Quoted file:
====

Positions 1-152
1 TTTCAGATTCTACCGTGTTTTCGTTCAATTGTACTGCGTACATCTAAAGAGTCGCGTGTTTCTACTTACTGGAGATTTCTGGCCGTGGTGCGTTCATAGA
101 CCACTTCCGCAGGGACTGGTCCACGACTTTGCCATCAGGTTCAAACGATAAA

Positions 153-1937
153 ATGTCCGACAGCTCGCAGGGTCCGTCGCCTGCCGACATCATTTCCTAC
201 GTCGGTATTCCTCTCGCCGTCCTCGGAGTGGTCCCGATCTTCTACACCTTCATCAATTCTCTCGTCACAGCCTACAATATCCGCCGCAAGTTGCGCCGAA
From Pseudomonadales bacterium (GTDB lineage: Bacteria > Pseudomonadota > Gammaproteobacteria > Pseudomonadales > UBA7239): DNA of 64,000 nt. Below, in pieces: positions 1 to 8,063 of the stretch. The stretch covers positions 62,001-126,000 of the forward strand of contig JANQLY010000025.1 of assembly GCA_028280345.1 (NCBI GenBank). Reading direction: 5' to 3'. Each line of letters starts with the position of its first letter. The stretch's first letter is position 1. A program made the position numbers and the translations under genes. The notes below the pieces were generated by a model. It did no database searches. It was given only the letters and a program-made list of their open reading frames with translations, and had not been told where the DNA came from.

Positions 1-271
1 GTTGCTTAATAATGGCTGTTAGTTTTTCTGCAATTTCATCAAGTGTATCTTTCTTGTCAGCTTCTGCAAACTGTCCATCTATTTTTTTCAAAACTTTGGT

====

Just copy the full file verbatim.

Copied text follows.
Positions 1-152
1 TTTCAGATTCTACCGTGTTTTCGTTCAATTGTACTGCGTACATCTAAAGAGTCGCGTGTTTCTACTTACTGGAGATTTCTGGCCGTGGTGCGTTCATAGA
101 CCACTTCCGCAGGGACTGGTCCACGACTTTGCCATCAGGTTCAAACGATAAA

Positions 153-1937
153 ATGTCCGACAGCTCGCAGGGTCCGTCGCCTGCCGACATCATTTCCTAC
201 GTCGGTATTCCTCTCGCCGTCCTCGGAGTGGTCCCGATCTTCTACACCTTCATCAATTCTCTCGTCACAGCCTACAATATCCGCCGCAAGTTGCGCCGAA
From Pseudomonadales bacterium (GTDB lineage: Bacteria > Pseudomonadota > Gammaproteobacteria > Pseudomonadales > UBA7239): DNA of 64,000 nt. Below, in pieces: positions 1 to 8,063 of the stretch. The stretch covers positions 62,001-126,000 of the forward strand of contig JANQLY010000025.1 of assembly GCA_028280345.1 (NCBI GenBank). Reading direction: 5' to 3'. Each line of letters starts with the position of its first letter. The stretch's first letter is position 1. A program made the position numbers and the translations under genes. The notes below the pieces were generated by a model. It did no database searches. It was given only the letters and a program-made list of their open reading frames with translations, and had not been told where the DNA came from.

Positions 1-271
1 GTTGCTTAATAATGGCTGTTAGTTTTTCTGCAATTTCATCAAGTGTATCTTTCTTGTCAGCTTCTGCAAACTGTCCATCTATTTTTTTCAAAACTTTGGT